Summer sun, warmer temperatures and longer days mean it's time to get back outside and enjoy it! We all love summer and the activities it brings, such as: outdoor concerts, festivals and parades, however, these summer events have one thing in common...loud noises that could damage your hearing.
Summer has (unofficially) kicked off. The weather has finally improved and it's time to get back outside and enjoy it! We all love summer and the activities it brings, such as: outdoor concerts, festivals and parades, however, these summer events have one thing in common...loud noises that could damage your hearing.
May is Better Speech and Hearing month. Contrary to popular belief, a majority of people who have hearing loss are under the age of 65, according to the Better Hearing Institute (BHI). Furthermore, the BHI estimates that hearing loss affects more than 6 million Americans between the ages of 18 and 44. Nearly 1.5 million are of school age. So, what causes hearing loss, if it isn’t necessarily the result of growing older? And can anything be done to prevent it? Exposure to excessive noise is one of the leading risk factors — and one that’s largely preventable. Following are steps you can take to reduce your risks:
Topics: hearing protection, hearing loss, hearing test, Medications that harm your hearing, May BHSM, excessive noise exposure, summer concerts, concerts, ototoxic, medications, Hearing Loss Prevention, noise exposure, better hearing & speech month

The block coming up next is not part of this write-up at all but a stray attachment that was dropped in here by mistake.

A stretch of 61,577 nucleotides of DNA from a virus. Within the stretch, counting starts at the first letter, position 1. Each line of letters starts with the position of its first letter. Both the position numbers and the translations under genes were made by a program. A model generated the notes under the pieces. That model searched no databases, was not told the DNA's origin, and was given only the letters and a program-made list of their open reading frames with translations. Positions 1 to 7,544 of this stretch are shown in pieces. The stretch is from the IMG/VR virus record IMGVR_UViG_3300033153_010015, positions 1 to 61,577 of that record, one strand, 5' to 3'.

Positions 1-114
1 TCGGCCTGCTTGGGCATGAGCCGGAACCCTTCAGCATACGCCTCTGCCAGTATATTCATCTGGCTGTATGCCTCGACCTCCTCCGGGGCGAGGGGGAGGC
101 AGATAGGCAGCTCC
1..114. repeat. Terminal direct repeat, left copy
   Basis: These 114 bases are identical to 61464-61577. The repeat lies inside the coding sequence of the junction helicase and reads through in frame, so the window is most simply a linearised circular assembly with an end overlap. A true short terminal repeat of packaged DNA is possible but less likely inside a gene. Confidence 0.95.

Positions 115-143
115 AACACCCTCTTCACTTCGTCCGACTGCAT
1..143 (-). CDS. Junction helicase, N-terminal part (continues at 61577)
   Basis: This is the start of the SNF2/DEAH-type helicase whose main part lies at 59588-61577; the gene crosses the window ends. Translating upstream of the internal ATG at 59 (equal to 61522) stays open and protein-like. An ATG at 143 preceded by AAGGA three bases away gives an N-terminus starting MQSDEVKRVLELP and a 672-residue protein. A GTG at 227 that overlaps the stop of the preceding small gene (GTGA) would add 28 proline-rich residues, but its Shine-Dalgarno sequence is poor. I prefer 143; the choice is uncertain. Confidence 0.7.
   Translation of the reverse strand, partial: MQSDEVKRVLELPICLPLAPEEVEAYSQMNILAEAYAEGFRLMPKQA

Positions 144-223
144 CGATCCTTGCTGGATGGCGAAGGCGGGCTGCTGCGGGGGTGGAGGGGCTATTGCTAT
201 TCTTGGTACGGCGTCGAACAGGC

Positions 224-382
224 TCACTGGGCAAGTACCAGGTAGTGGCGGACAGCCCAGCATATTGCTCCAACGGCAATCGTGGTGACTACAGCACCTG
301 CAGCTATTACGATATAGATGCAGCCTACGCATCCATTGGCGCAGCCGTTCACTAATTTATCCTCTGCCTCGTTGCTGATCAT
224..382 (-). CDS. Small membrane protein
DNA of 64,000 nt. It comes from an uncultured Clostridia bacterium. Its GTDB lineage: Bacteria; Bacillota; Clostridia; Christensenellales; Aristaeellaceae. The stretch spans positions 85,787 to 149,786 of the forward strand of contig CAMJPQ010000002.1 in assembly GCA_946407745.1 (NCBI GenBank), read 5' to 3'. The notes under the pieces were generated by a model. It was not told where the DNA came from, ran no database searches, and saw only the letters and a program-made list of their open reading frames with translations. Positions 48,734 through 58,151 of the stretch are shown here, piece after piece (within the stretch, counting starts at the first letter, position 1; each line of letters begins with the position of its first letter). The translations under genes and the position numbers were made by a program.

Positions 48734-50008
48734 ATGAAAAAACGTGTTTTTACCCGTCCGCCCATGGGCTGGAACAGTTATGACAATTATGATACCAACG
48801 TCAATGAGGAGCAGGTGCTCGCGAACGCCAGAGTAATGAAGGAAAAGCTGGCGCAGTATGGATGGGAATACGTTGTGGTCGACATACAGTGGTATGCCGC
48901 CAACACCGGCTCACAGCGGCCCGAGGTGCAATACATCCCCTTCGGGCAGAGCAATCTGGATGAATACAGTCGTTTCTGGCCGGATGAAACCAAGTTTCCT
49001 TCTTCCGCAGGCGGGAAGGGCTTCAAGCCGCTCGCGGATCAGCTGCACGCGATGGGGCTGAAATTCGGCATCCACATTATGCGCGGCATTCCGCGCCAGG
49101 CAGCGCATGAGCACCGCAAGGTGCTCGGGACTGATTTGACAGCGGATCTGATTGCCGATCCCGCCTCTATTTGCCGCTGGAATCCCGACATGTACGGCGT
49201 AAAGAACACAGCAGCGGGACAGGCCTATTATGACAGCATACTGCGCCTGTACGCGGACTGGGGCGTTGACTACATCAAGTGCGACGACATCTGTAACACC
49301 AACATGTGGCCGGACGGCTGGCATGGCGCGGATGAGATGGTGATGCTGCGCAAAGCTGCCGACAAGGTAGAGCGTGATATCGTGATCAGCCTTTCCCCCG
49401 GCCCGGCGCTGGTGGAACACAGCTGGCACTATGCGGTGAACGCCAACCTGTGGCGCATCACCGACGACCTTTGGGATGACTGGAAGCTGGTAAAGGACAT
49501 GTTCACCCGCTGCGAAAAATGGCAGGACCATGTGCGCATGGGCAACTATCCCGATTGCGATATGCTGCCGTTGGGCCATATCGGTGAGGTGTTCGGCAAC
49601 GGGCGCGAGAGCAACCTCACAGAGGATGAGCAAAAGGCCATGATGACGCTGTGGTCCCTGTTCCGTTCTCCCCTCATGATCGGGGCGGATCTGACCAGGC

Topics: noise, hearing protection, hearing loss, what causes hearing loss, hearing loss causes, excessive noise exposure, decibel levels, dB levels, loud noises, construction, Hearing Education, noise exposure, job hazard, manufacturing jobs, occupational hearing loss, workplace hearing loss, NIHL
Summer has (unofficially) kicked off. It's time to get out there and enjoy it. Outdoor concerts, festivals and parades are all on the agenda. But these summer events have one thing in common-loud noises that could damage your hearing.
You’re being treated for a health condition, and the medication is working as intended. But you’ve noticed you’re not hearing as well as you did before you started treatment. Could there be a connection between the healing of your body and the hearing you’ve lost? If you’ve been exposed to one of more than 200 known “ototoxic” drugs, the answer may be yes.
For a lot of people, summertime means enjoying the great outdoors. But along with favorite summer pastimes come potential threats to your hearing — in the form of ka-booms, roars, blasts and other ear-piercing noises.
Topics: traffic, easy, hearing, exposure, communication, work, Loud, preventable, summer, leisure activities, Lawn mower, damage, hearing protection, hearing care, outdoors, race car, fireworks, motorcycle, Americans, ears, summertime